Executive Briefings

How Long Will It Be Before the Entire Car Can Be 3D-Printed?

Efficient supply chains can be identified by a handful of components: proximity, flexibility and minimal waste. Now, the automotive industry is hoping to capture some of these same benefits through the use of 3D printing.

Though it hailed 3D printing as the "third industrial revolution" in 2012, The Economist cautioned that it "is not yet good enough to make a car." Since then, though, 3D printing, referred to as the additive manufacture in the auto industry, has advanced to the point that car bodies can and have been printed. In future, additive manufacture will likely be an integral part of the car supply chain, and not just at the point of creating models for design or rapid prototyping.

This past year, Deloitte University Press published a detailed study of the future prospects for car manufacturing in an article titled 3D Opportunity for the Automotive Industry. The value of 3D printing for rapid prototyping and realizing innovative new design has already been established across industries, but it can also be used in manufacturing the end product. That is what has the potential to really transform the supply chain for the car industry.

The report explains that incorporating additive manufacturing into automotive production can increase efficiency by giving more control over both the final parts and the tools of manufacturing to the auto builder. Using 3D printing to produce finished parts allows the printer to take the place of various other manufacturing tools. The printed parts offer the benefit of enhanced performance efficiency thanks to the lighter weight that can be achieved in additive manufacturing than in traditional forms of fabrication.

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Though it hailed 3D printing as the "third industrial revolution" in 2012, The Economist cautioned that it "is not yet good enough to make a car." Since then, though, 3D printing, referred to as the additive manufacture in the auto industry, has advanced to the point that car bodies can and have been printed. In future, additive manufacture will likely be an integral part of the car supply chain, and not just at the point of creating models for design or rapid prototyping.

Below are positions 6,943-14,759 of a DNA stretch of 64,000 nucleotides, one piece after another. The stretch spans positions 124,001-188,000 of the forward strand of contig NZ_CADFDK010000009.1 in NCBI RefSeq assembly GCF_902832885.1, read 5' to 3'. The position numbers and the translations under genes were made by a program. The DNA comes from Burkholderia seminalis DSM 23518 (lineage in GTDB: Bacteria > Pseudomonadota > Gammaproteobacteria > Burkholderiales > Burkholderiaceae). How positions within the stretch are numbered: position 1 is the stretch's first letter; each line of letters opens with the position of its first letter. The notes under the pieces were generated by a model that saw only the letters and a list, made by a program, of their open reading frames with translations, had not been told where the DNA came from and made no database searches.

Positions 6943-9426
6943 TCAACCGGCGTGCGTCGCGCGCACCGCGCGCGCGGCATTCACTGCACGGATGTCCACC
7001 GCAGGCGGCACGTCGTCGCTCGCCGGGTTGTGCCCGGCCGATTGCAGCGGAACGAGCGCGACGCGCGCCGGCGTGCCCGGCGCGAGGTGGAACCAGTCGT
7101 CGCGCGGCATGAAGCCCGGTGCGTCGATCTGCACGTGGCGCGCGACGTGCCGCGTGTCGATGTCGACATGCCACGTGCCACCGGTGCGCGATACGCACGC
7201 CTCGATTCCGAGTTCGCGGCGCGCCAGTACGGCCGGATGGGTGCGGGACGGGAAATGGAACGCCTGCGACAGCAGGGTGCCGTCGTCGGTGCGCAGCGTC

This past year, Deloitte University Press published a detailed study of the future prospects for car manufacturing in an article titled 3D Opportunity for the Automotive Industry. The value of 3D printing for rapid prototyping and realizing innovative new design has already been established across industries, but it can also be used in manufacturing the end product. That is what has the potential to really transform the supply chain for the car industry.

The report explains that incorporating additive manufacturing into automotive production can increase efficiency by giving more control over both the final parts and the tools of manufacturing to the auto builder. Using 3D printing to produce finished parts allows the printer to take the place of various other manufacturing tools. The printed parts offer the benefit of enhanced performance efficiency thanks to the lighter weight that can be achieved in additive manufacturing than in traditional forms of fabrication.

Read Full Article